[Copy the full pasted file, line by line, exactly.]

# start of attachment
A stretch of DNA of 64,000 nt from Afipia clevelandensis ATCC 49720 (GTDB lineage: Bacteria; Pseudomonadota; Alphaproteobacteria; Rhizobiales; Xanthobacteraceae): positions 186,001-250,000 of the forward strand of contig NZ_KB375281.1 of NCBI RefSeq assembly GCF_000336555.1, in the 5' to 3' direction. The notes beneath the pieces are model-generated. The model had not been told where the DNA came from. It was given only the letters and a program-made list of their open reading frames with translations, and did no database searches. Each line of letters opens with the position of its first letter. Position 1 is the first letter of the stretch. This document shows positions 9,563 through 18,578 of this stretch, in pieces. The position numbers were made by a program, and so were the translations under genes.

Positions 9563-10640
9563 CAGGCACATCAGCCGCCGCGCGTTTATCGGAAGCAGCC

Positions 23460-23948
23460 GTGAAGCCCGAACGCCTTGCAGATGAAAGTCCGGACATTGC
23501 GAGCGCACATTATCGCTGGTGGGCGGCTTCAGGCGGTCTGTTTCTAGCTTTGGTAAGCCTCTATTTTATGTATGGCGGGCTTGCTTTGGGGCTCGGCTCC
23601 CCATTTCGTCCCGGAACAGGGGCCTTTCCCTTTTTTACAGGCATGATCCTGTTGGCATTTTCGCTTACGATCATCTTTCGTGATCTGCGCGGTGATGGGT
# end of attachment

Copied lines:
A stretch of DNA of 64,000 nt from Afipia clevelandensis ATCC 49720 (GTDB lineage: Bacteria; Pseudomonadota; Alphaproteobacteria; Rhizobiales; Xanthobacteraceae): positions 186,001-250,000 of the forward strand of contig NZ_KB375281.1 of NCBI RefSeq assembly GCF_000336555.1, in the 5' to 3' direction. The notes beneath the pieces are model-generated. The model had not been told where the DNA came from. It was given only the letters and a program-made list of their open reading frames with translations, and did no database searches. Each line of letters opens with the position of its first letter. Position 1 is the first letter of the stretch. This document shows positions 9,563 through 18,578 of this stretch, in pieces. The position numbers were made by a program, and so were the translations under genes.

Positions 9563-10640
9563 CAGGCACATCAGCCGCCGCGCGTTTATCGGAAGCAGCC

Positions 23460-23948
23460 GTGAAGCCCGAACGCCTTGCAGATGAAAGTCCGGACATTGC
23501 GAGCGCACATTATCGCTGGTGGGCGGCTTCAGGCGGTCTGTTTCTAGCTTTGGTAAGCCTCTATTTTATGTATGGCGGGCTTGCTTTGGGGCTCGGCTCC
23601 CCATTTCGTCCCGGAACAGGGGCCTTTCCCTTTTTTACAGGCATGATCCTGTTGGCATTTTCGCTTACGATCATCTTTCGTGATCTGCGCGGTGATGGGT